Microsoft case judge keeps everyone guessing

Later today (1 November), US district court judge Colleen Kollar-Kotelly will decide whether a proposed settlement between...

Later today (1 November), US district court judge Colleen Kollar-Kotelly will decide whether a proposed settlement between Microsoft, the US Department of Justice and nine state governments is sufficient penalty for Microsoft's conviction for operating an illegal monopoly in the market for desktop systems.

During four months of remedy hearing this spring she gave no hint of how she might rule.

Depending on the verdict, either the nine states that refused to go along with a deal between the Department of Justice and Microsoft reached last year, or the US government and the company itself, may appeal.

The remedy phase follows an appeals court decision 12 months ago that rejected a lower court ruling to break up the company but upheld a finding that Microsoft had illegally maintained its monopoly in the operating systems market.

The US government and half of the 18 states involved in the case settled soon after the appeals court decision. But nine other states - California, Connecticut, Florida, Kansas, Iowa, Massachusetts, Minnesota, Utah and West Virginia, as well as the District of Columbia - continued to push for tougher remedies.

Throughout the remedy hearing, which began on 18 March, Microsoft's lawyers attempted to show that the states' proposed remedies were too broad, exceeding the scope of liabilities that the Court of Appeals outlined last year and threatened fundamental damage not only to Microsoft, but also to the PC industry at large.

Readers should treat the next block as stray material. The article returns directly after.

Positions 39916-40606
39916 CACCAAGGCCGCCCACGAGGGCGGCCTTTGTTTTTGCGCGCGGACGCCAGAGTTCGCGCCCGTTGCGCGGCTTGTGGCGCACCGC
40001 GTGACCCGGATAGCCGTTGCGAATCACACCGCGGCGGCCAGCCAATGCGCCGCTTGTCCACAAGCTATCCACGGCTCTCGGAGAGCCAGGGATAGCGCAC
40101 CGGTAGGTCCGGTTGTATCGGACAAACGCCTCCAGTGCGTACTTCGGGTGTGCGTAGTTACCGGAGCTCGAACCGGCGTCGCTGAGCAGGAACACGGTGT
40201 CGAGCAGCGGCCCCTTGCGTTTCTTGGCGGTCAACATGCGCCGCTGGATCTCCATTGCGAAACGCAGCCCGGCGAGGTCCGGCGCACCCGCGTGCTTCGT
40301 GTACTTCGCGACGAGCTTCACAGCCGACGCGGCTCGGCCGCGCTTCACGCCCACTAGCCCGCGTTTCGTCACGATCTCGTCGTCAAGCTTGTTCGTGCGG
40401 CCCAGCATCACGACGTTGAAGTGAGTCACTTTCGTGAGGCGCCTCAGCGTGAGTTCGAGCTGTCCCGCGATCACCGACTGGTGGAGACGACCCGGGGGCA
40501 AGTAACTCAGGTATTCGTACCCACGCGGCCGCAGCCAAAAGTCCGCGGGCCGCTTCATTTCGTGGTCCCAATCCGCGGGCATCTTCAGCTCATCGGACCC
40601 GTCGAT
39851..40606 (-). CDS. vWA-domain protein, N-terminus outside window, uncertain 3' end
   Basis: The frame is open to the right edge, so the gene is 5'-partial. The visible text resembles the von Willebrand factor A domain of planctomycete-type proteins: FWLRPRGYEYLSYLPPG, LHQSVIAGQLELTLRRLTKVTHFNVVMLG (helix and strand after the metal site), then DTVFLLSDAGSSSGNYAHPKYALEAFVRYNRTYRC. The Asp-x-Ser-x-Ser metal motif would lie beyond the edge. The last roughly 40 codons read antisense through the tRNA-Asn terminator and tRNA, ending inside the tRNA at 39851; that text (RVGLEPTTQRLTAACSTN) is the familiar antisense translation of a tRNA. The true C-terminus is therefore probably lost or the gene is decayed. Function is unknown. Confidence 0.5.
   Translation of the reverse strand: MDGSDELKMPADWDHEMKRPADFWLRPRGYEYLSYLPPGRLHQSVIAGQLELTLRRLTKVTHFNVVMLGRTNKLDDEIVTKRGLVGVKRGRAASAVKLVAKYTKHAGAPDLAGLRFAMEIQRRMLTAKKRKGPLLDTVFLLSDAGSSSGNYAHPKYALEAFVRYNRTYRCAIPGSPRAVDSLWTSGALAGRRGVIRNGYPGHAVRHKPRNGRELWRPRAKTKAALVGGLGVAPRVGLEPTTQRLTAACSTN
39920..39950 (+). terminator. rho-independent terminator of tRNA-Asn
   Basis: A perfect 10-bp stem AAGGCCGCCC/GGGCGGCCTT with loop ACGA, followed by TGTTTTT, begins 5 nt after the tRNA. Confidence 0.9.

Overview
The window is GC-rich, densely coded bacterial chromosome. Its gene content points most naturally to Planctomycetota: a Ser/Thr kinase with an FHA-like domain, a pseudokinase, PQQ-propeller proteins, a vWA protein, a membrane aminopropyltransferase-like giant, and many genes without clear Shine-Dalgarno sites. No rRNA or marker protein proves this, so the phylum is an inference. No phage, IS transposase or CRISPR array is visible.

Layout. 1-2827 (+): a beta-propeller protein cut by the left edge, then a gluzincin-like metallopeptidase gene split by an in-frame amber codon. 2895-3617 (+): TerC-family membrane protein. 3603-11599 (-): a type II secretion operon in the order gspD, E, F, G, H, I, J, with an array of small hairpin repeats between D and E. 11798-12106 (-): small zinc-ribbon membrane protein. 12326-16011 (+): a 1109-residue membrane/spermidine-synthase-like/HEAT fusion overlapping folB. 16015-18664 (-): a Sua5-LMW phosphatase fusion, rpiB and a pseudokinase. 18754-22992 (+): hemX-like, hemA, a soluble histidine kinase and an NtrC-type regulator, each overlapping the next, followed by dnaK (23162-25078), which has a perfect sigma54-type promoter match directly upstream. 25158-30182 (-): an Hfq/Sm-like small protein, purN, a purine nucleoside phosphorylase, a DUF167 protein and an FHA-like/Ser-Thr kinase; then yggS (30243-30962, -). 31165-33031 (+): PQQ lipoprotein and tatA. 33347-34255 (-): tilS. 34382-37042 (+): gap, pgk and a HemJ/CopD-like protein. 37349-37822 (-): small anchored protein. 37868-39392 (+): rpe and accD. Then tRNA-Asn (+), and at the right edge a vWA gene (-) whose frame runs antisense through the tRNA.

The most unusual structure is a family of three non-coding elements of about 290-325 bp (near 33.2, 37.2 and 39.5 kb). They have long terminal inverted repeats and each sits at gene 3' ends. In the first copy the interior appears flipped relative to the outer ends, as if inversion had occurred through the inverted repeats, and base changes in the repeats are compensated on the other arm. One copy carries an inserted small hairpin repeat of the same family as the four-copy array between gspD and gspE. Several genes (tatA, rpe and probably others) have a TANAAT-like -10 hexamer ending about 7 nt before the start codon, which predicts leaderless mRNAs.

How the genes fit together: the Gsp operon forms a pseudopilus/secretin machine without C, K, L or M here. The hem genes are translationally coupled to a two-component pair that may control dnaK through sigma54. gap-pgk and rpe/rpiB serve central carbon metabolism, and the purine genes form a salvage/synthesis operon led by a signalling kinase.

Perhaps the most controversial remedy proposed by the states would force Microsoft to sell an "unbound" version of Windows - one free from additional middleware programs such as a browser and media player - so that PC makers and end users could replace those programs with ones from competitors.

In a dramatic reaction to that proposal, Microsoft chairman and chief software architect Bill Gates testified in April that the company would be forced to pull Windows from the market if the remedy was accepted by Kollar-Kotelly

Removing such middleware from Windows would cripple other aspects of the operating system, Gates said in court. Because the proposed remedy says that the unbound version of Windows must be a functional equivalent to the full operating system, minus the removed middleware, Gates said there's no way Microsoft could satisfy the provision. That would force the company to stop selling Windows to avoid violating the remedy.

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